Is Social Media Damaging To Our Health?

Evie Seal

Most of our lives nowadays are totally online. The intense growth of social media has established a completely new way of life compared to those a few decades ago. It has for many become a necessary part of their everyday lives. Whether that be the photos we share on Instagram or the Snapchats we post to our stories, everyone is involved in everyone’s lives. Impact’s Evie Seal discusses the pros and cons of a life lived online.

Although the exposure and connectedness can have its pros, the constant need to use social media in order to satisfy our addiction is proving to be damaging to our health. Children are being exposed to the use of social media younger and younger as the years go on, so the importance of safeguarding and protection is as important as ever. Therefore we have to ask ourselves, is social media damaging to our health?


It is an essential part of socialisation nowadays

Although social media can have detrimental impacts on our social well being, it does have some advantages.

Firstly, it is an essential part of socialisation nowadays. This can be seen in the cases of communicating with family and friends who may live abroad or at a distance from you; it connects you with people you may have never met in your day-to-day life and also helps build a sense of community. Say you are starting your first year at University and you are living away from campus so may feel socially isolated. Social media is a great way to connect with people who may be on your course or part of other societies you are interested in.

Another upside to social media is that it can help promote social change. Campaigns can be shared and spread globally, which can help bring awareness and educate many. 


People can hide behind screens in order to be hateful to others

Your internal monologue while scrolling through your social media feed can often affect your mental health and wellbeing.

It can be a place for cyberbullying. People can hide behind screens in order to be hateful to others without being caught. It can facilitate behaviour that is even harder to tolerate if it’s on apps such as Snapchat where the content disappears. Content and posts can be deleted, leaving victims vulnerable and unable to provide information about hateful attacks. This can be something that is very hard to deal with, especially on young children with developing minds. 

“Instagram worsened body image issues for one in three teenage girls”

Social media deals in unrealistic beauty standards through the use of filters and face-tune. When high profile celebrities and influencers have body ‘enhancing’ surgery or use filters to change bodily features, it creates an unattainable and unrealistic beauty standard that very few maintain. Slides seen by The Wall Street Journal suggest that internal Facebook research “found that Instagram worsened body image issues for one in three teenage girls, and all teenage users of the app linked it to experiences of anxiety and depression, says Columbia Public Health.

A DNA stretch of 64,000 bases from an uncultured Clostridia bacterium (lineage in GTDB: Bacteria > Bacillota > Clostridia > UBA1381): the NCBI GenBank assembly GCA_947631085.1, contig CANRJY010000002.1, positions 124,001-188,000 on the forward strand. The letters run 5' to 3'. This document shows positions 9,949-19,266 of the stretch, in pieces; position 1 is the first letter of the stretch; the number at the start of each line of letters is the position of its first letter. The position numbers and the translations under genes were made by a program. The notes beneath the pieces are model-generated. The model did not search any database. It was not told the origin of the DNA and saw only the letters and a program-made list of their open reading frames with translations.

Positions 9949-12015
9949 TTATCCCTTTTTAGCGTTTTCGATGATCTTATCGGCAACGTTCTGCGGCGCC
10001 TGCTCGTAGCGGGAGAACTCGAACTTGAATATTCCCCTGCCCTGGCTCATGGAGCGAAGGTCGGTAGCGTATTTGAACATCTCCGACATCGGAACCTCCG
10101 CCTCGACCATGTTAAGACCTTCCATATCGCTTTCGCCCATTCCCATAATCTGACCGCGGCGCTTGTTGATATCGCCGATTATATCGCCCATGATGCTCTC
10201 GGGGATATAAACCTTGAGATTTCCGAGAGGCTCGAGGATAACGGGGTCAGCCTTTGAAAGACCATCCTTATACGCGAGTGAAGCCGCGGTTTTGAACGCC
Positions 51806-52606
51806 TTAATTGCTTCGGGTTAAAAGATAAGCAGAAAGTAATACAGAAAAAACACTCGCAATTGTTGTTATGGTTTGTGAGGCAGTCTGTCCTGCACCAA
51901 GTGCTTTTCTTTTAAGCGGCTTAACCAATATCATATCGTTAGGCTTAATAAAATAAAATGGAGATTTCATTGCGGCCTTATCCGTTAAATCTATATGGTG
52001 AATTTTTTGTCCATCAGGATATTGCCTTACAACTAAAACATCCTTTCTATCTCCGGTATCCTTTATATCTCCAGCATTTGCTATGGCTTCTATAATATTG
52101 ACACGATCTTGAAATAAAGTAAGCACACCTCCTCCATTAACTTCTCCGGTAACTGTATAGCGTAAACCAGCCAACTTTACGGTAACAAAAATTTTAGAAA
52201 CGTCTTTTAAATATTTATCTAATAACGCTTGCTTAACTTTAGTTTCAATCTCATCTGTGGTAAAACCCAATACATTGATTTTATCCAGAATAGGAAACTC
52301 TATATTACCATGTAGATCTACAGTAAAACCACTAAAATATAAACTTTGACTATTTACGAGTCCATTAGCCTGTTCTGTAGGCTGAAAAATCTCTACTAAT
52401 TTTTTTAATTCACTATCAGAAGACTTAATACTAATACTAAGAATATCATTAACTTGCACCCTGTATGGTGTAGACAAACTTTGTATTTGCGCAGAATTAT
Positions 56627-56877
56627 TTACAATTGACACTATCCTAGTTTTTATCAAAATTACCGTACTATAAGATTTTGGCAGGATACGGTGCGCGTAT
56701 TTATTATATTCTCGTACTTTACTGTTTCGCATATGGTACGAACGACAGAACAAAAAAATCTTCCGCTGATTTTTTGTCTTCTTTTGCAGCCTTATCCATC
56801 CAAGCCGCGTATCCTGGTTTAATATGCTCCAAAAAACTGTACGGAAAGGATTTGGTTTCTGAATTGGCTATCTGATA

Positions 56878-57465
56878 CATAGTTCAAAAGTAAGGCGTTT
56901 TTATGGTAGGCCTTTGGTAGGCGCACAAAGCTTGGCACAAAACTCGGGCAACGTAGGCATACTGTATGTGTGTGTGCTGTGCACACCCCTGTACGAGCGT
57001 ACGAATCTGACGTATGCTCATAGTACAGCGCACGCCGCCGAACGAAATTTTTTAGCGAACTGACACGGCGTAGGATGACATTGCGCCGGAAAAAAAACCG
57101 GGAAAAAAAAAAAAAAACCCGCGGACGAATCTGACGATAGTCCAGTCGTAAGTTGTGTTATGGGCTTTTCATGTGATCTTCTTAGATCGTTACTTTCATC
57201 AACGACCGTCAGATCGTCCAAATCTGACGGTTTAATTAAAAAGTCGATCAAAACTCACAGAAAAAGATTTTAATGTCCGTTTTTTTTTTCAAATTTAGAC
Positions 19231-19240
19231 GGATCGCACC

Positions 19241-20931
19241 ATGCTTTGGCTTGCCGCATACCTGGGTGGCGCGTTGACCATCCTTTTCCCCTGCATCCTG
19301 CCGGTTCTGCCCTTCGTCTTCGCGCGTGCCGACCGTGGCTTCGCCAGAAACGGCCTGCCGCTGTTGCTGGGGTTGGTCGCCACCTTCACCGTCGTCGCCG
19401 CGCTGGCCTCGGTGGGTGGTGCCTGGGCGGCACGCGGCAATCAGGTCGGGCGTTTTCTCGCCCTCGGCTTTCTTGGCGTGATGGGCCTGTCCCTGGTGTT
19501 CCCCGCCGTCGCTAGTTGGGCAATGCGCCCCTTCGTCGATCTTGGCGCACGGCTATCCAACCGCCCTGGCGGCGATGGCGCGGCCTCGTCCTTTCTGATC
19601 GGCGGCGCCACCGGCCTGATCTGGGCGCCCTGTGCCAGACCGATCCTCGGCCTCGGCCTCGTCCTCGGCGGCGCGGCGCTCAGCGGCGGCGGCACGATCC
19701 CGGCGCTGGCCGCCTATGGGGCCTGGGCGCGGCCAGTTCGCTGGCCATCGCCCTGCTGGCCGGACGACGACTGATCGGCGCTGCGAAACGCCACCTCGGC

The constant comparison between you and others may cause a negative self-reflection and lead people to seek validation. This can lead to anxieties and depression or eating disorders. Celebrities advertising certain weight loss products or dietary tablets encourages this desire for young women and girls to look like the edited images they see on their feeds. Social media is a constant up and down

This cyclical negativity is a constant for many

The gratification of receiving likes and comments on your post can be instantly brought down by your loss of followers or precieving someone else as looking better in an outfit than you. This cyclical negativity is a constant for many, which is fuelling mental health issues in teenagers and adults. 

Although social media has many benefits, it has to be acknowledged that it has had a negative impact on the mental health of teenagers and adults. A study published in the Journal of Youth and Adolescence found that “For girls, a high level of social media or television use in early adolescence followed by a marked increase over time was most predictive of suicide risk in emerging adulthood.”

The impact social media is having on all young people and teenagers seems to be a growing concern yet when will these big social media giants step in and make change?

Evie Seal

Featured image courtesy of George Pagan III via Unsplash. Image license found here. No changes were made to this image.

For more content including Uni News, Reviews, Entertainment, Lifestyle, Features and so much more, follow us on Twitter and Instagram, and like our Facebook page for more articles and information on how to get involved.

If you just can’t get enough of Lifestyle, like our Facebook as a reader or contributor.


Leave a Reply